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Regulatory Briefing: EU seeks feedback on ESG reporting drafts

EU advisory group Efrag has opened a public consultation on the reporting standards part of the Corporate Sustainability Reporting Directive, which captures about 50,000 companies in Europe. Listed companies and any company with more than 500 employees would be subject to the reporting requirements. 

These are standards that look at each of the three components of ESG, as well as elements that cut across the environmental, social and governance groupings. The consultation seeks views on the implementation of the CSRD and of the European Sustainability Reporting Standards part of the directive, as well as on the adequacy of each disclosure requirement. In addition to reporting obligations, the CSRD also requires the audit of reported information and that this be digitally tagged so that it is machine readable.

The consultation period will run until August 8 and the EU has flagged the first sets of standards to be adopted by October.

For those still not fluent in European ESG-speak, Efrag – the European Financial Reporting Advisory Group – was created over two decades ago as a private association with a public interest mission and the blessing (and partial funding) of the European Commission. Last year, Efrag took on the new role of technical adviser on the CSRD’s reporting requirements. To complicate things further, the proposal have been devised by another body, the Project Task Force on European sustainability reporting standards, also known as PTF-ESRS. (This has handed over its work now Efrag has the structure in place to handle it.)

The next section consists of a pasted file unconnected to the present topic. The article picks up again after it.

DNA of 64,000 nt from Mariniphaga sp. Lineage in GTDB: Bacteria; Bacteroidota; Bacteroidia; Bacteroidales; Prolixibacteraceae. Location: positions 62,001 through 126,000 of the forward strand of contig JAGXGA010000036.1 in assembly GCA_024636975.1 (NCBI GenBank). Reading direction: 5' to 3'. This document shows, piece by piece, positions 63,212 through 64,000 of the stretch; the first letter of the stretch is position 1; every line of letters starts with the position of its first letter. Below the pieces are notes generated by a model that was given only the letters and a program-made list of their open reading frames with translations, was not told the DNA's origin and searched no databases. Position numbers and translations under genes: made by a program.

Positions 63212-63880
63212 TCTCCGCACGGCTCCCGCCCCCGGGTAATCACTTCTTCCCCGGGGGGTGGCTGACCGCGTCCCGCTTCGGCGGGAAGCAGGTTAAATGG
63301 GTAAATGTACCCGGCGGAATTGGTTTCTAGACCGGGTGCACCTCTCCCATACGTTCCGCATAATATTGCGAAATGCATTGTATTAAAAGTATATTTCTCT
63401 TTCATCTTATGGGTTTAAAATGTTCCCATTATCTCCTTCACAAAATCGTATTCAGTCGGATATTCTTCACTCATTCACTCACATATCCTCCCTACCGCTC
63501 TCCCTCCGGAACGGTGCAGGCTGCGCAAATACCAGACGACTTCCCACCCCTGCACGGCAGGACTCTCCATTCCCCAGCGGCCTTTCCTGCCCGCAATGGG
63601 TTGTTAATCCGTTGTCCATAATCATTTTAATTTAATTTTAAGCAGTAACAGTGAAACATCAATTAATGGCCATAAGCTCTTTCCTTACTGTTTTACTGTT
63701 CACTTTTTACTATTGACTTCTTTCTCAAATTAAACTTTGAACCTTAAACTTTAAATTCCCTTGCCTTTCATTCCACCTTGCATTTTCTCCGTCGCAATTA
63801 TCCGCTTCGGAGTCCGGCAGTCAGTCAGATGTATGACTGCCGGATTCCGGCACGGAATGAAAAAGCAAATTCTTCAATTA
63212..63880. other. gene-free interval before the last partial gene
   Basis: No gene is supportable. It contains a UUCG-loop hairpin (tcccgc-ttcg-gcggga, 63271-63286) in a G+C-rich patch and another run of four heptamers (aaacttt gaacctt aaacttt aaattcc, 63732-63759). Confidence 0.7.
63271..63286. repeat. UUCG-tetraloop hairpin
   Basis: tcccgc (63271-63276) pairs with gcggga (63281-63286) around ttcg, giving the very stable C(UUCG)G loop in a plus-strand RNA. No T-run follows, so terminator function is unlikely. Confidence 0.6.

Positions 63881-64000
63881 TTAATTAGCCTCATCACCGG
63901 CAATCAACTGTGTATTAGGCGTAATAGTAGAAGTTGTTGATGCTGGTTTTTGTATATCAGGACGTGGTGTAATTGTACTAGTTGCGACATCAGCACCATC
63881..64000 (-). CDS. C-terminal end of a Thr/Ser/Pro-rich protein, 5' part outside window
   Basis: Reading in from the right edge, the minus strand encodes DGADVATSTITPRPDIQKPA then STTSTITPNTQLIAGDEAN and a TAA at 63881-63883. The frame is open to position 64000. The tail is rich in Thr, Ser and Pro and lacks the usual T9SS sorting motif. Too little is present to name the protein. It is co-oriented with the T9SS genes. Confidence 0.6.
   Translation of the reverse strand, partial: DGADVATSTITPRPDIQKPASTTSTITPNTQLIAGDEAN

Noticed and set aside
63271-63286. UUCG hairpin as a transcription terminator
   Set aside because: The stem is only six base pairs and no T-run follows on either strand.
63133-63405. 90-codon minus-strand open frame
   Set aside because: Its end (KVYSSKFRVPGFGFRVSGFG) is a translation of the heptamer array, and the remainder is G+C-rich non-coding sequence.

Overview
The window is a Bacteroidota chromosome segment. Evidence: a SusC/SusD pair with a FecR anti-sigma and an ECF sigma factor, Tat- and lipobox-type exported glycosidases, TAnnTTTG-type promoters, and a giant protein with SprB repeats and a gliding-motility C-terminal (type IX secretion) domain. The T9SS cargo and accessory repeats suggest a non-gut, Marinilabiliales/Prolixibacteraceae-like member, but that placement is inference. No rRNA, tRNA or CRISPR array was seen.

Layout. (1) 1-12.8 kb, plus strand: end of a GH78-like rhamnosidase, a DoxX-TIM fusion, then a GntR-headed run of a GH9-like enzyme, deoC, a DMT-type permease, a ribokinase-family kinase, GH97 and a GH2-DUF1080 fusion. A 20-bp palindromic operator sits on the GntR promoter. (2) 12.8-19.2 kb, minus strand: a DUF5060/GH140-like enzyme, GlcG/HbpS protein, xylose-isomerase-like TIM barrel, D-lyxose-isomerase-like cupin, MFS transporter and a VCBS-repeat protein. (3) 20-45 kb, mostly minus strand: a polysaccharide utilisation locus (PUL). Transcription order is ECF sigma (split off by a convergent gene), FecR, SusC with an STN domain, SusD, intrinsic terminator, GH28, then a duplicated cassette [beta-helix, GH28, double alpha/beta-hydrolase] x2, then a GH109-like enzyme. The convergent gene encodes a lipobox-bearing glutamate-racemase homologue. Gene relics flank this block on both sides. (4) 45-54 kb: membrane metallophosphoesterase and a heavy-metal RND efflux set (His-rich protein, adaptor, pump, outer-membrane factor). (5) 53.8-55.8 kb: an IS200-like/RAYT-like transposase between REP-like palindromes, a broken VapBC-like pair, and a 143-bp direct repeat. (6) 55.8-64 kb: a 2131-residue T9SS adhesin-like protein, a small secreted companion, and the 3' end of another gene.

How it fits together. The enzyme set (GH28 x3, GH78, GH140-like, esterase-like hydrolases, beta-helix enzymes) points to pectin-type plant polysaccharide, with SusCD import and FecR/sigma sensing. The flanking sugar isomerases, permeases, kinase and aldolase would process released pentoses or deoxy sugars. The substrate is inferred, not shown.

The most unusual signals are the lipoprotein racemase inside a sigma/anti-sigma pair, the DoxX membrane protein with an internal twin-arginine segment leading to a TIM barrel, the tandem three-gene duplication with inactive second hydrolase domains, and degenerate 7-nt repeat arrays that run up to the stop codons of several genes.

ESG, EU style. “Like everything else the European Commission does, it’s thorough, complete and… a little bit complicated,” wrote ESG data management software provider Novisto’s Marie-Josée Privyk on LinkedIn.

Double materiality? Of course, the proposals are built on the double materiality principle, which requires to assess both the ESG impacts on the company (for example, physical risks related to climate change and the risks of stranded assets), and the company’s impact on the environment and society.

It also requests information on companies’ value chains, “from the initial inputs into a product or service, in the upstream supply chain, to its downstream delivery to end-users, including ultimate disposal, recycling or reuse for physical products.”

Beyond Europe. Efrag and the European Commission are part of the working group recently launched by the International Sustainability Standards Board to coordinate ESG disclosure standards across jurisdictions, and which also includes the US, UK, Japan and China. The ISSB chair Emmanuel Faber emphasised the importance of coordinating with the EU in this space as he announced the working group last week. 

Is coordination always a good thing? Some investors privately shared concerns on the involvement of the US in the working group, as they fear that its traditionally more contentious approach to sustainability may water down ISSB reporting. This may not sway the EU’s work – but could it lead to a stubborn regulatory asymmetry between Europe and the US? 


A service from the Financial Times